Did Someone Say…Swag?!


Who doesn’t LOVE free stuff?! Some individuals (myself included) love attending conferences, tradeshows, etc. to get their hands on giveaways, goody bags, and to take part in contests! Promotional items and branded gifts are a great choice for building brand recognition. According to a survey conducted by the BPMA, 83% of individuals can remember the brand of a promotional item they were given without even looking at it, and perhaps more surprising, 73% of people who have received a promo item from a company went on to purchase a product from said company!  There’s no doubt promo items are an effective means of increasing brand awareness and can ultimately lead to an influx in sales.

As a Marketing Manager for two companies, one of my favourite responsibilities is researching, designing and ordering promotional items that the companies use in a variety of scenarios, such as job fairs, tradeshows, networking events and more. Our team prides ourselves on being forward-thinking and creative, and we absolutely love to bring the fun to any event we attend! We often receive many compliments about our giveaway items, and we always attempt to kick it up a notch for each new event that we attend. Here are a few things I consider when searching for promo items:

  1. Does the item match our company/industry? Try to pick items that are in line with your company and your vision. This will make it easier for your recipients to remember which company provided them with the cool piece of swag they received! If you’re a tech company, pick tech items like USB keys, power banks, phone cases or laptop sleeves. Always keep your target market in mind!
  2. Is the branding tasteful? While you are probably incredibly proud of your logo, it’s not necessary to plaster it across the whole item. I’m a firm believer that not every giveaway item needs your logo on it. I have received a few amazing unbranded promo items over the years and I can still vividly remember the company that each item came from. Lack of a logo isn’t necessarily a bad thing. Your goal is to have your recipients use these items on a regular basis to create buzz around the item and your brand. When individuals ask me where I got my unbranded cell phone power bank, I have no problem telling them it was a giveaway from the university I attended. Try using stickers or tags with your logo to brand your items instead of putting the logo right on the item; this will give the recipient the option of removing the logo and better increase the chances of having your promo items used.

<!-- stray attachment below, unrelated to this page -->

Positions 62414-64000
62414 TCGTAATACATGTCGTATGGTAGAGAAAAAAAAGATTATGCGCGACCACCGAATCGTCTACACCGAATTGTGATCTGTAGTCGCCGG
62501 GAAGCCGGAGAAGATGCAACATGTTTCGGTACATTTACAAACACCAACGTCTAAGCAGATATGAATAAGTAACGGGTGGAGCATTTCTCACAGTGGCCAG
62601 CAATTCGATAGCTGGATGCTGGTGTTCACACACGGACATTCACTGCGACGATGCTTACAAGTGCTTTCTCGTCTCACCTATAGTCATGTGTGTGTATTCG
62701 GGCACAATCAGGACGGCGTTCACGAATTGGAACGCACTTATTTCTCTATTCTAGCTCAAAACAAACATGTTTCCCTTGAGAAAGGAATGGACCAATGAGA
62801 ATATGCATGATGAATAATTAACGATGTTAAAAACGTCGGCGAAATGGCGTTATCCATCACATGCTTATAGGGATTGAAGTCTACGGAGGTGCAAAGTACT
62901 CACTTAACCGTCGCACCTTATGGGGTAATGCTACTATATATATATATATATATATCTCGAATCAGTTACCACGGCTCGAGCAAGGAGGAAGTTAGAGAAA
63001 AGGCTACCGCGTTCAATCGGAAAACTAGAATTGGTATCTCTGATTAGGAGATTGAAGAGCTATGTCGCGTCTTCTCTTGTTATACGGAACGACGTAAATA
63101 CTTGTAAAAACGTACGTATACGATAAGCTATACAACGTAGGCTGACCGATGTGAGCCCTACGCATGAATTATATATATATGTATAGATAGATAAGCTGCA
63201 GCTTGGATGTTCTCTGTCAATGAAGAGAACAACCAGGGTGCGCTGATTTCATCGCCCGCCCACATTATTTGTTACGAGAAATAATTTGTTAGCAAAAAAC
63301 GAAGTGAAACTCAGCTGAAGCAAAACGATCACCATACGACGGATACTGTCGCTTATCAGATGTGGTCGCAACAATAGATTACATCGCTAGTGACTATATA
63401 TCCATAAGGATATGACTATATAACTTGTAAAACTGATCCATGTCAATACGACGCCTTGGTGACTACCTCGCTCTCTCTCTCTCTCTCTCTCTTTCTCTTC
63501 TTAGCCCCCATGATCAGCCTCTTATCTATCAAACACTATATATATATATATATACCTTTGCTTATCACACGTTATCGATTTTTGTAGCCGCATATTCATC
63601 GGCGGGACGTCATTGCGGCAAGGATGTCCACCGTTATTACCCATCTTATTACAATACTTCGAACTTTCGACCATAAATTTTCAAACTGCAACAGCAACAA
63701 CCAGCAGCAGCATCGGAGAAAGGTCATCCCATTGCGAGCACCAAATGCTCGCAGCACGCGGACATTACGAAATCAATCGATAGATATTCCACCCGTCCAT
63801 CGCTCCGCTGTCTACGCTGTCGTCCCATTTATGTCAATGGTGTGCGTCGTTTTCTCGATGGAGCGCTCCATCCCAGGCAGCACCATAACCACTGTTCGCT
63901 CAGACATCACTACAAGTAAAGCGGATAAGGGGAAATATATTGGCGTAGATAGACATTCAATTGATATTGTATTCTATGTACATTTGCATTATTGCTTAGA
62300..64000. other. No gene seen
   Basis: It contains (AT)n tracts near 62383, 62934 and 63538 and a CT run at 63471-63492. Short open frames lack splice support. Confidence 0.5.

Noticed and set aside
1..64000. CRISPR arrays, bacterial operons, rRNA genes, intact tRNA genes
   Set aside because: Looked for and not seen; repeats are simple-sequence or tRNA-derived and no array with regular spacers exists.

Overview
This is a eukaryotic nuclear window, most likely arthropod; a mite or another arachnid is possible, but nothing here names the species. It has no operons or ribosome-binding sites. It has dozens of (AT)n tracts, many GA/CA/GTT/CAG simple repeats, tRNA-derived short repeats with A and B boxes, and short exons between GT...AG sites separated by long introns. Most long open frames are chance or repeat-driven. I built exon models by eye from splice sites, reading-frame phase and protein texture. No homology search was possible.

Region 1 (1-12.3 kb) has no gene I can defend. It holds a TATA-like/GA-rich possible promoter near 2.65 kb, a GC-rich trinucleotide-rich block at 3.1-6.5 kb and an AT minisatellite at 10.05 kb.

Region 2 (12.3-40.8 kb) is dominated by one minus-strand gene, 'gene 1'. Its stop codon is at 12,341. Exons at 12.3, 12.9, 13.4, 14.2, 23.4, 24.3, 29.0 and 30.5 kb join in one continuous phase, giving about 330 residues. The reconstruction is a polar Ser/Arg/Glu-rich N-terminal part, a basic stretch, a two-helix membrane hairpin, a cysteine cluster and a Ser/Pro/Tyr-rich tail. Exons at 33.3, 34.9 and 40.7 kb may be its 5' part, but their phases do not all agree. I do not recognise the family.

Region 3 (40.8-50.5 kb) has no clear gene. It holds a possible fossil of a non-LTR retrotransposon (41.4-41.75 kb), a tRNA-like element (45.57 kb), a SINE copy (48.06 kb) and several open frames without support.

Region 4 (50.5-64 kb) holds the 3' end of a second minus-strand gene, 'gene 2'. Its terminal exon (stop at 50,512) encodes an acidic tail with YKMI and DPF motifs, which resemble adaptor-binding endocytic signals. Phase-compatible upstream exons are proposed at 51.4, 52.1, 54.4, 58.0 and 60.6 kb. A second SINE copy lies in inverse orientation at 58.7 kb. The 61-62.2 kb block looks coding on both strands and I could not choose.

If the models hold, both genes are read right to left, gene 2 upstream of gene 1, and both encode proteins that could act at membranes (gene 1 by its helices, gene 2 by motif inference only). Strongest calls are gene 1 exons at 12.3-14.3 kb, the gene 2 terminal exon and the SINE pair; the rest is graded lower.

3. Is it inventive? Think outside the box! If you’re attending a tradeshow, your goal should be to stand out among all other attendees. Choose items that will set your brand apart. Fridge magnets and pins probably won’t cut it, especially if 25 other companies are handing out those items, too.
  4. Is it practical? Again, keep your target market in mind! Choose items that your audience will actually use. Plan A is a health care staffing agency that employs RNs, RPNs and PSWs. When a new employee gets hired on, we give them a branded bottle as pictured below, and a pen featuring our logo. We provide our employees with black ink pens because health care workers are often required to write in this ink colour, and what nurse doesn’t use a water bottle? We recently took our branded bottles a step further; we created a set specifically designed for our recruiters to use at school job fairs and presentations, and we hand out our original “The A Team” bottles to new hires and those who attend networking events, or job fairs not specifically targeted to students.
  5. Is it of quality? The more use your recipients can get out of your promo item, the better. Consider spending a few extra dollars to purchase items that are of higher quality if they will likely last longer. What use is an item with your logo on it if it breaks within a few days?

I hope that these tips help you with your next promo item purchase! Happy shopping!


2 thoughts on “Did Someone Say…Swag?!

  1. Pingback: 4 (Non-Social Media) Marketing Strategies – The A Dot

  2. Pingback: Trade Show Exhibiting Done Right – Part 2 – The A Dot

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